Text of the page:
Tomboy by Liz Prince

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Labeled as a “tomboy” from a young age, Liz struggles to find a place in a hyper-gendered world. In this unique graphic novel memoir, Prince chronicles her battle with mainstream society in all its awkward glory. With each humiliating, painfully real episode, Liz sheds much needed insight into the consequences of forcing gender on individuals, as well as highlights the need for each person to determine his/her gender identity independently.

I LOVED this book! It’s a graphic novel, so that automatically catches my attention, and it’s a memoir. I love hearing people tell their stories! Liz’s book was particularly good because she talks about what it’s like to not fit in because of the way others perceive you. Because of her looks, people call Liz a boy. Liz doesn’t see anything wrong with being a boy (in fact she likes doing “boy” things), but she’s still made fun of because of it. In short, Liz isn’t allowed to be herself because the way she is isn’t “normal”. It was sad to read some of the parts of her story, but I feel like this is also an important book. Through Liz’s story, readers can really see what it’s like for someone who doesn’t fit into a predetermine role — whether gender or otherwise. This book really got me thinking about how I look at and treat other people, as well as the ridiculous standards society/the media places on gender.

Rating: 5/5 

*Maverick, 2014

For full analysis (including flags and SPOILERS) click here. 

Snow Falling in Spring: Coming of Age in China during the Cultural Revolution by Moying Li

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During the late 1960’s, the government of China attempted to propel its society into the modern century. Following this push to overtake “Westerners” was an uprising that called for Chinese to learn from its peasants, thus adopting a simpler way of life free from western ideas. During this time of political and cultural turmoil, Moying Li struggled to find an identity and secure herself an education. This memoir is an account of that turbulent time, as well as her never-ending fight to achieve her academic and intellectual potential.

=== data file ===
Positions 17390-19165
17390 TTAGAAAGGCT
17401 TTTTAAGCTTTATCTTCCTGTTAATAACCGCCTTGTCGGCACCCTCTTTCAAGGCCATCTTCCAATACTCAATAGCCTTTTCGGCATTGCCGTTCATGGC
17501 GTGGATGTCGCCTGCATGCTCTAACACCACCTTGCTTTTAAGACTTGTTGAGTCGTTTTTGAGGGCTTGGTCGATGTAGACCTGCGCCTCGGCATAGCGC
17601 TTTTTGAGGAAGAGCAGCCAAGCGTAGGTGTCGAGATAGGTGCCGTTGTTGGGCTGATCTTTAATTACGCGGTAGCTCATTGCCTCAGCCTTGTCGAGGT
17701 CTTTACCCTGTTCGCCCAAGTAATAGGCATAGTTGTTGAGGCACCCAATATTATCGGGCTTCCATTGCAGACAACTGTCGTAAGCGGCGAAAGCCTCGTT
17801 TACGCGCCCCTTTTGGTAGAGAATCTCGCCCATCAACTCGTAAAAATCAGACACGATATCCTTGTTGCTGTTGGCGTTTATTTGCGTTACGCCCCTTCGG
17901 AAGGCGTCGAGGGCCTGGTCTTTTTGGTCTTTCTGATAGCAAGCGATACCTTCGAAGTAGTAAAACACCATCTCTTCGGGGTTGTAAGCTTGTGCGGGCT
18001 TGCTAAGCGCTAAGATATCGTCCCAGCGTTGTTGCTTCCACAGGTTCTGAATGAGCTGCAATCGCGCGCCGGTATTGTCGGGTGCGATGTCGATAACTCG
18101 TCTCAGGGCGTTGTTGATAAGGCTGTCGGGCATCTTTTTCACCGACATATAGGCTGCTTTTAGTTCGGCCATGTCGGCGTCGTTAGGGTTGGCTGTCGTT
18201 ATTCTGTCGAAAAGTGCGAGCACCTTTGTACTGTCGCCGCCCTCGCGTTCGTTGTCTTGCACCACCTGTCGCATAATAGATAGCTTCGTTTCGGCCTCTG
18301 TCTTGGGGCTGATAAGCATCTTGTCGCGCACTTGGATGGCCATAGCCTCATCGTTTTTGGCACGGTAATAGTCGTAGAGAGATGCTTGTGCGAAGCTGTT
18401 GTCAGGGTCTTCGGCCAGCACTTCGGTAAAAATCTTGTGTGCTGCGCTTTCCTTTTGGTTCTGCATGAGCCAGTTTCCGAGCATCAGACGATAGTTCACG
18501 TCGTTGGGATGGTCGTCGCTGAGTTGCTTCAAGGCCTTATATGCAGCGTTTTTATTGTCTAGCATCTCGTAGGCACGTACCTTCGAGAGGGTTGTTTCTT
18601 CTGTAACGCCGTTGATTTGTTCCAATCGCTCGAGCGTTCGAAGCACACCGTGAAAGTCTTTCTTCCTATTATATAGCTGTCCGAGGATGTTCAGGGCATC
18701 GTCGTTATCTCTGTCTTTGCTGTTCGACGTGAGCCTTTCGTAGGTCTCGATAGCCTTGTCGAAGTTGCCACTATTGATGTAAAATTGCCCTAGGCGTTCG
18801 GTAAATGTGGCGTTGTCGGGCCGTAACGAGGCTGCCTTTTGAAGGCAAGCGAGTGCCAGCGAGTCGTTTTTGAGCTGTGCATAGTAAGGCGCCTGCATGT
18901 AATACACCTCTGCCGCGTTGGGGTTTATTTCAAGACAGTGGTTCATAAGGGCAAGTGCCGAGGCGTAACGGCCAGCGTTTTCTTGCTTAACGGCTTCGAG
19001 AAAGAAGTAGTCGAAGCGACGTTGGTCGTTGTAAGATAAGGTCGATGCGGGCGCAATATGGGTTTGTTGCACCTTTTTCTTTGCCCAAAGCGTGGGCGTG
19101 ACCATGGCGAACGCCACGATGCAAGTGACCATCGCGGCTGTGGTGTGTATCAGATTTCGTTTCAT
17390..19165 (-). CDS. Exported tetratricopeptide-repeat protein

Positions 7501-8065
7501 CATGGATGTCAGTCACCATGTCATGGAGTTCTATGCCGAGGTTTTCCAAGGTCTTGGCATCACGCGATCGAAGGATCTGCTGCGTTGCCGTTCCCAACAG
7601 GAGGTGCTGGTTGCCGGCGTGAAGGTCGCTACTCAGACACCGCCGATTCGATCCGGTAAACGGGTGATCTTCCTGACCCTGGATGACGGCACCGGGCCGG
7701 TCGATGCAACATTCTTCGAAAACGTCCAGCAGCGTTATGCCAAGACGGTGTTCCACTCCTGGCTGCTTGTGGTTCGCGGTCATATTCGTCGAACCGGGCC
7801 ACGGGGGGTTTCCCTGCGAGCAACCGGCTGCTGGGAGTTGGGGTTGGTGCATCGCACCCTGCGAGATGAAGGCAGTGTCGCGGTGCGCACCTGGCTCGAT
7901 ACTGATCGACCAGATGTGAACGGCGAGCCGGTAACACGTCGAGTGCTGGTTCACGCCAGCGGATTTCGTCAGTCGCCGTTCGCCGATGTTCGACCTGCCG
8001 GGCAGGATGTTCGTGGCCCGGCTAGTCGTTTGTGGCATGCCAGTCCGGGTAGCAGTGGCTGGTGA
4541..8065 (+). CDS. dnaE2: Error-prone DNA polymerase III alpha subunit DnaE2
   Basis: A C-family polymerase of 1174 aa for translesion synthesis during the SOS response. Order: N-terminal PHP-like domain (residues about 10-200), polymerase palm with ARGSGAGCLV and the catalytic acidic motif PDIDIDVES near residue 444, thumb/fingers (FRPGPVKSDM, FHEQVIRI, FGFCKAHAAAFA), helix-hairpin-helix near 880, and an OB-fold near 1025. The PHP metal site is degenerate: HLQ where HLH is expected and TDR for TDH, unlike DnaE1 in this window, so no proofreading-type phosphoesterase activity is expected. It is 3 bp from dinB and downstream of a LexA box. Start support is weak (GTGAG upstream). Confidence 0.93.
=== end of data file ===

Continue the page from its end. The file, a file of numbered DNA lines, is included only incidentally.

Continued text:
Much like some of the other government-upheaval memoirs I’ve read, this one was pretty heavy. It’s heartbreaking to read about how Moying loses everything she loves during the Cultural Revolution, as well as her struggle to obtain basic rights such as freedom of speech and the right to read. If nothing else, Moying’s memoir shows us how lucky we are to live in such a different society (whether or not we always feel that way). If you’re a fan of memoir or are studying Chinese history, give this book a try.

Rating: 3.5/5

*IRA Young Adult Nonfiction Award, 2009

For full analysis (including flags and SPOILERS) click here.

Popular: Vintage Wisdom for a Modern Geek by Maya Van Wagenen

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After finding a teenage popularity guide, Maya decides to try out the advice during her 8th grade year in the hopes that it will bring her the social status she desires. However, her sudden shift into wearing pearls, hats, and sitting with strangers doesn’t quite have the effect Maya hoped. Instead, she finds herself even more of an outcast (if that’s possible). Popular is Maya’s chronicle of her year following 1950’s model, Betty Cornell’s, life advice, and the successes, failures, and changes in perspectives that advice brings.